Lady Orr-Lewis, née Maude Helen Mary Booth by Philip Alexius de László
Lady Orr-Lewis, née Maude Helen Mary Booth by Philip Alexius de László

Lady Orr-Lewis, née Maude Helen Mary Booth

Lady Orr-Lewis, née Maude Helen Mary Booth (1869 – 1937) c1917 by Hungarian Painter Philip Alexius de László (1869 – 1937); known for his portraits of aristocrats and royalty

This is an elegant portrait of Lady Orr-Lewis At the age of 48; the wife of Canadian businessman Sir Frederick Orr-Lewis, 1st Baronet (1860 – 1921); who was instrumental in creating Canadian Vickers Limited, an aircraft and shipbuilding company that operated in Canada.

She is sitting in a wicker chair wearing gold earrings, a diamond wedding ring,a string pearl necklace a full length black dress that has a side brooch by the side of her left waist and a gold toned with orange accents sheer shawl.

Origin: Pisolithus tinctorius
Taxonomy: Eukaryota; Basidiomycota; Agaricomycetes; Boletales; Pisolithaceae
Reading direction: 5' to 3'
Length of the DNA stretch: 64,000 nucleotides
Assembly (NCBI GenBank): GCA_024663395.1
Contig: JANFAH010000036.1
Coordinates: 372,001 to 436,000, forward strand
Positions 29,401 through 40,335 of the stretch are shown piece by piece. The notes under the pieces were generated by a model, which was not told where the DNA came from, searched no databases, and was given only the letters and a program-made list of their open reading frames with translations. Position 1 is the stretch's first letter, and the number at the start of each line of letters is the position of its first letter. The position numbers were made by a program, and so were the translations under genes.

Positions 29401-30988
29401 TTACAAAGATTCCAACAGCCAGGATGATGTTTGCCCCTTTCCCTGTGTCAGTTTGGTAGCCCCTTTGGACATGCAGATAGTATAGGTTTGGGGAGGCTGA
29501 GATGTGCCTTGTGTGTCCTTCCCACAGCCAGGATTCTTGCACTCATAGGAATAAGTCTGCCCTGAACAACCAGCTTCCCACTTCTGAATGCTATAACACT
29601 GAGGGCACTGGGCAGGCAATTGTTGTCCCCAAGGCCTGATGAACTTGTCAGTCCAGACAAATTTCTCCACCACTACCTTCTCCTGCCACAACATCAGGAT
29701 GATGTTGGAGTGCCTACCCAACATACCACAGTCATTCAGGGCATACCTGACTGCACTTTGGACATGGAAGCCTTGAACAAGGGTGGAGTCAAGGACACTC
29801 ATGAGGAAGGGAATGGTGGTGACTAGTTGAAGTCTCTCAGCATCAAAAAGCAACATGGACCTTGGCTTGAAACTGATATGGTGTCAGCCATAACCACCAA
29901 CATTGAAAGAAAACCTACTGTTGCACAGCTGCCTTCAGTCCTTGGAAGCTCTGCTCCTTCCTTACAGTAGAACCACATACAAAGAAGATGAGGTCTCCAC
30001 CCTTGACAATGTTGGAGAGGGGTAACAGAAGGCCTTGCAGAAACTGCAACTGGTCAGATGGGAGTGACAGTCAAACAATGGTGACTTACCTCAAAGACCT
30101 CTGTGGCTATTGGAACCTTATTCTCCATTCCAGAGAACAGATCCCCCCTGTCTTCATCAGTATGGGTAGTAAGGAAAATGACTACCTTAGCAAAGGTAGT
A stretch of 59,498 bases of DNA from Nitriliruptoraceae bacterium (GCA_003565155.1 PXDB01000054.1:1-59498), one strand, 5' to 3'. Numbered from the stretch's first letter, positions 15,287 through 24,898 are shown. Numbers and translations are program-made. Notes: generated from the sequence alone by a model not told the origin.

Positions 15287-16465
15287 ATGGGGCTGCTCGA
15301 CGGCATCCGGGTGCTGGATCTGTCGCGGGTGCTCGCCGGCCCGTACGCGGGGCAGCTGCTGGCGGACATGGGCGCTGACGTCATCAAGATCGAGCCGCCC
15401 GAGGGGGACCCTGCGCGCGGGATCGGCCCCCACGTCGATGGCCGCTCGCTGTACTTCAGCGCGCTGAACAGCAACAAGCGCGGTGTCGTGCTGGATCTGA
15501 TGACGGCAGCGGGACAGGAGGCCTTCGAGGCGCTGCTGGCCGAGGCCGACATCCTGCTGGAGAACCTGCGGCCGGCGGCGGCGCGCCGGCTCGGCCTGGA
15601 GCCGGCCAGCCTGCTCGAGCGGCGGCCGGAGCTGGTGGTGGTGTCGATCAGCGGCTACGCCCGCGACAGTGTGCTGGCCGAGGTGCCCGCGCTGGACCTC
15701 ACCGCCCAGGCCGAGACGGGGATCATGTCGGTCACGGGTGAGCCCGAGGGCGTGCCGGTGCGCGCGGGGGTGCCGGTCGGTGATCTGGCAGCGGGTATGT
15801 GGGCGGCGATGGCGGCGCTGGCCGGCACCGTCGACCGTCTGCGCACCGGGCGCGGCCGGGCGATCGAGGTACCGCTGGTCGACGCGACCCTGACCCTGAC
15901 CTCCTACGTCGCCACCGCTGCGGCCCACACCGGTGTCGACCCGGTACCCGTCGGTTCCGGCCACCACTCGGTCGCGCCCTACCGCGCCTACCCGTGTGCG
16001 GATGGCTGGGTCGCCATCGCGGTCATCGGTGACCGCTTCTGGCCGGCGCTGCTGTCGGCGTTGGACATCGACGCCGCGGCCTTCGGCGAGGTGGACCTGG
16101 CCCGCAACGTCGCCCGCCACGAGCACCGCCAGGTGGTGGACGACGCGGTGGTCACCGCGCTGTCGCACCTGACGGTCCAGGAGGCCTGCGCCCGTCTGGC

The portrait is set against a plain wall with a heavy curtain by a window on her right blocking out most of the sunlight, giving the curtain and orange glow appearance.

This is a remastered digital art old masters reproduction of a public domain image that is available as a canvas print online.

Info Below Derived From Wikipedia.org

László was born in humble circumstances in Budapest as Fülöp Laub, the eldest son of Adolf and Johanna Laub, a tailor and seamstress of Jewish origin. Fülöp and his younger brother Marczi changed their surname to László in 1891.

At an early age, Philip was apprenticed to a photographer while studying art, and eventually earned a placement at the National Academy of Art, where he studied under Bertalan Székely and Károly Lotz; and would later continue his studies in Munich and Paris.

In 1900 László visited the Vatican and met with the aging Pope Leo XIII and during that year painted a portrait of Pope Leo XIII which was exhibited at the Paris International Exhibition, earning him a Grand Gold Medal.

In 1903, László moved from Budapest to Vienna; then in 1907, he moved to England and remained in London for the remainder of his life; although traveling extensively throughout the world to fulfill commissions.

In 1909, László was invested MVO by Edward VII, and in 1912, he was ennobled by King Franz Joseph of Hungary; his surname then became “László de Lombos”, but he soon was using the name “de László”.

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